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1-12 May 1998

Vol. I, No. 30

Feature Article

The Distance Learning Initiative

At work the classroom's a movable feast

by Diane C. Grant

Imagine you're working full-time for a large industrial firm and doing graduate-level course work to keep up-to-date on developments in your field. Every Tuesday, say, you load up your briefcase, grab a coffee to go, and dash for campus, hoping to make your lecture on time. Well, if you were part of the College of Engineering Distance Learning Initiative, offered through the department of electrical and computer engineering, you could skip the third step.

Instead, you settle in at a company workstation to attend your course. You see the actual class as it is being conducted at the BU campus in a window on a computer. You click on your Web browser and download your homework assignments and the recommended reading posted at the course's Web site. If you have a question, you call or e-mail the instructor in the BU classroom and see and hear the response on your computer.

John Brackett, professor of electrical and computer engineering and director of BU's test-phase Distance Learning Initiative, says this user-friendly way of reaching corporate students is made possible by a new combination of technologies. "BU is the first university to utilize the technology of live digital satellite broadcast [from the classroom via satellite to the rooftop of the remote location] to corporations for educational purposes," he says. "What we're using is neither two-way video nor a broadcast system alone."

A close relative of DirecTV technology (the arrangement whereby an 18-inch rooftop digital satellite dish receives all kinds of television broadcasts), the Distance Learning System replaces DirecTV with the Hughes DirecPC service, which uses a direct broadcast satellite and a special DirecPC receiving dish. The dish is then linked by cable to a computer, and an Internet connection completes the setup.

Brackett, who spent 18 years in the industrial practice of software engineering and in teaching at the Wang Institute for Graduate Studies before joining BU in 1987, has been researching this system for some time. "My interest is in how one can provide a relevant, up-to-date graduate education to students in industry," he says. "It has been demonstrated that these students will seek such an education much more readily if it comes to them directly."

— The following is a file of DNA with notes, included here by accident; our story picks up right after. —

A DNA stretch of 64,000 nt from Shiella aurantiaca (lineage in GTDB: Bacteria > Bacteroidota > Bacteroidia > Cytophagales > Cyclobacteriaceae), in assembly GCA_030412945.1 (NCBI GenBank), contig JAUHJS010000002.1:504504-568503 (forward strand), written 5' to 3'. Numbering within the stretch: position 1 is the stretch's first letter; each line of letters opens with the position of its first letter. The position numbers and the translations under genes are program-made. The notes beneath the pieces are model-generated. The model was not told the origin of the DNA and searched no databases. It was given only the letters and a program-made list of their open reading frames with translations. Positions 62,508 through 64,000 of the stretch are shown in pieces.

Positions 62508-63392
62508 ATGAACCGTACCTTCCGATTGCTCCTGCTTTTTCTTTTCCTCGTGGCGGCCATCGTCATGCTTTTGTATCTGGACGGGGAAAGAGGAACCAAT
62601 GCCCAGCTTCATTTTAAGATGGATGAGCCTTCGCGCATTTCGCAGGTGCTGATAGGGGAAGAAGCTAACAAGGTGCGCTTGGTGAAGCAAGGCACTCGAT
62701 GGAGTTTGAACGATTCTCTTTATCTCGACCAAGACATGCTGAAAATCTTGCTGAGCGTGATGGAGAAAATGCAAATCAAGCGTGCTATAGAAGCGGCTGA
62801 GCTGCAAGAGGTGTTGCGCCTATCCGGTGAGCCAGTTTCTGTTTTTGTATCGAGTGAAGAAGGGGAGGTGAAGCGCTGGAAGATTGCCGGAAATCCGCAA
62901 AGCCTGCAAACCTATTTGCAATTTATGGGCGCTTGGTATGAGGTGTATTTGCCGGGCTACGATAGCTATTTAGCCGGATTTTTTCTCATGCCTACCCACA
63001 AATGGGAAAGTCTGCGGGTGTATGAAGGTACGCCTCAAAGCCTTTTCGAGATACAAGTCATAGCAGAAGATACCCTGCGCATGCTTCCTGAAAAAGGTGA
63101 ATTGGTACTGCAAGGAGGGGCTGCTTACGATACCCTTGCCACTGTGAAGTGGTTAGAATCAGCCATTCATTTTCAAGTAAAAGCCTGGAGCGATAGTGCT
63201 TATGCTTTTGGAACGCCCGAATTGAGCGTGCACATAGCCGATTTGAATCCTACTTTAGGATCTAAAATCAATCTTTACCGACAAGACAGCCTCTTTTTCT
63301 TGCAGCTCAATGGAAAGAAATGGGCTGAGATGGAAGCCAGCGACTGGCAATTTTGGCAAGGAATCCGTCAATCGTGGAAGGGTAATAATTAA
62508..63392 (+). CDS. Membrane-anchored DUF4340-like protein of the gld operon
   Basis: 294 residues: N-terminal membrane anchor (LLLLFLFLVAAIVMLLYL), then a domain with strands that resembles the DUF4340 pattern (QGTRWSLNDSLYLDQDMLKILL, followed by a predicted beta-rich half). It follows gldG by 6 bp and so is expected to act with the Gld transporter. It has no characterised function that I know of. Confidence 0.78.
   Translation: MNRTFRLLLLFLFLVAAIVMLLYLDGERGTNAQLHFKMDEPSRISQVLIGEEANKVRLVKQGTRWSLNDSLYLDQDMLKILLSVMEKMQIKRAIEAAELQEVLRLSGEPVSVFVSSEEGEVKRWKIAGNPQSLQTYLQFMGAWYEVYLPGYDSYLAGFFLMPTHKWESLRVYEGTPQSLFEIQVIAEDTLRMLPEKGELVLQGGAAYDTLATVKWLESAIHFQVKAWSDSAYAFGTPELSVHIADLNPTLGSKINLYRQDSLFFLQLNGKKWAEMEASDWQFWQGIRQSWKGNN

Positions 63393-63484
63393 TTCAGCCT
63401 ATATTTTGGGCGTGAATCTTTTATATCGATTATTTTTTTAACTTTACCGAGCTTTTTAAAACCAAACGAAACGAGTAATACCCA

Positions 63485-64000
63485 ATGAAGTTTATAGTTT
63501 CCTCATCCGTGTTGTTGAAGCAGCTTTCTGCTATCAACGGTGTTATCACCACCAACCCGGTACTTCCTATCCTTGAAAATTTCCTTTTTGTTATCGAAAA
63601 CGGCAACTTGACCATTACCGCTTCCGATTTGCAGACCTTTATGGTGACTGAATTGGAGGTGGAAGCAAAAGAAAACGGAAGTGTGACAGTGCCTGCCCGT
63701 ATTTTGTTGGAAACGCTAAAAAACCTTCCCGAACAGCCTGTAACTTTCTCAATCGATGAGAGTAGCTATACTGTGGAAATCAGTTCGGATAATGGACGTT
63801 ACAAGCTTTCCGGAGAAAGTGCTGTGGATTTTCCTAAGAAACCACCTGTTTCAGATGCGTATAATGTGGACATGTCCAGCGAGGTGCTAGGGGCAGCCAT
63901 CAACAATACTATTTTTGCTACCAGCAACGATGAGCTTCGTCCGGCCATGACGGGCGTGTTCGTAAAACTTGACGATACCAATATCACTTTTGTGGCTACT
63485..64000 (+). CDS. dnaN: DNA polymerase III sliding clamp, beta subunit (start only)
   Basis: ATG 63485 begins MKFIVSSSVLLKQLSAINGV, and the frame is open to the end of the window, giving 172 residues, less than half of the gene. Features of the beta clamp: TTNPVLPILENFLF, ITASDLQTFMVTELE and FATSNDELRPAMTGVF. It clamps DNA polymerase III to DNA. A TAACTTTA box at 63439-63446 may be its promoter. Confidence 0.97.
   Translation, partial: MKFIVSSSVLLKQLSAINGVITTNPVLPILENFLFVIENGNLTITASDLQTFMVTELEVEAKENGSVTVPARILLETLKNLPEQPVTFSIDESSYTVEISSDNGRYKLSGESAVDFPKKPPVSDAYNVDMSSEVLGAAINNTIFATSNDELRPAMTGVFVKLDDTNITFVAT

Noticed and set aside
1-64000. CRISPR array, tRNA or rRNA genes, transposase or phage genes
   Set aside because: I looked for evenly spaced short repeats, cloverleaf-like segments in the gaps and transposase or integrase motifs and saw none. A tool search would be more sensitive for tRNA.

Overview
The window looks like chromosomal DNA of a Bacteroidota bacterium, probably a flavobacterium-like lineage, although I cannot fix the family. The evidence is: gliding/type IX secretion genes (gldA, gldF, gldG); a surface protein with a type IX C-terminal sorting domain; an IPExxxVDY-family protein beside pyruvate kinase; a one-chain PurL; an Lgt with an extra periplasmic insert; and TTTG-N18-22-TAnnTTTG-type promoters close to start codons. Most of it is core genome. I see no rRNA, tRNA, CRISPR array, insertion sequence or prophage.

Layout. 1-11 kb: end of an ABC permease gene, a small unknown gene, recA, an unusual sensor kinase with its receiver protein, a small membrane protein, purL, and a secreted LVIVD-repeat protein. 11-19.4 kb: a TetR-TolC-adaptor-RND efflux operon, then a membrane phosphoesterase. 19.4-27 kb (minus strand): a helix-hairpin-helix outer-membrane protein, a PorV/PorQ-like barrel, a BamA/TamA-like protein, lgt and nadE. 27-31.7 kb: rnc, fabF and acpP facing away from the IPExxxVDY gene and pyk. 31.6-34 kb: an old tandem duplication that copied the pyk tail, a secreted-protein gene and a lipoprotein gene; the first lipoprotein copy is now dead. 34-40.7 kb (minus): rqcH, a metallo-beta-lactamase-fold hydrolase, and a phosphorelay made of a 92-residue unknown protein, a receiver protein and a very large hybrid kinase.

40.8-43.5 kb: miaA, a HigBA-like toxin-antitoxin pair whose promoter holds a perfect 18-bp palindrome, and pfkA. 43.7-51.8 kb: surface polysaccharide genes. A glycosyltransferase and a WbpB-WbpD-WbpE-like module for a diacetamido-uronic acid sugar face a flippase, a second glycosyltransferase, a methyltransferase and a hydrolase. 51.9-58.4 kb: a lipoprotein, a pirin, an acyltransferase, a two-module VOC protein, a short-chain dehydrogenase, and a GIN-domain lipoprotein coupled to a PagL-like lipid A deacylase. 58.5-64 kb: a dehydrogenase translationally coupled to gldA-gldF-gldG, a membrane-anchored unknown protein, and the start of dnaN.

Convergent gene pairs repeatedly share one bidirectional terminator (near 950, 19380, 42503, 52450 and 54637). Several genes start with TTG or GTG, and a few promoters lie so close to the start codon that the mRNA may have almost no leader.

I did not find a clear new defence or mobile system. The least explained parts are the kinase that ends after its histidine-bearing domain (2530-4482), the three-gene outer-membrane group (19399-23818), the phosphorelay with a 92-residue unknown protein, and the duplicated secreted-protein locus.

The technology benefits more than just the individual student, according to Bahaa Saleh, chairman of the department of electrical and computer engineering. "This type of system furthers the department's interest in a closer relationship with industry, in connecting industrial and on-campus students. It's part of our mission to have a closer link with the companies that will become our graduates' employers."

The University has been exploring ways of teaching corporate or otherwise distant students for some time, says Brackett. In 1985 BU created Corporate Classroom, which delivered courses to local industry using television technology. Corporate Classroom enrolled about 700 students a year for at least one course.

"Although the program was economically successful, the system had limitations," says Brackett. In 1994 an ENG committee started to search for a new technological approach that would increase the geographical coverage of the system to enable companies further afield than Route 495 (Corporate Classroom's outer boundary) to receive broadcasts, as well as use the Internet as an integral part of distance learning.

Around that time ENG's department of manufacturing engineering bega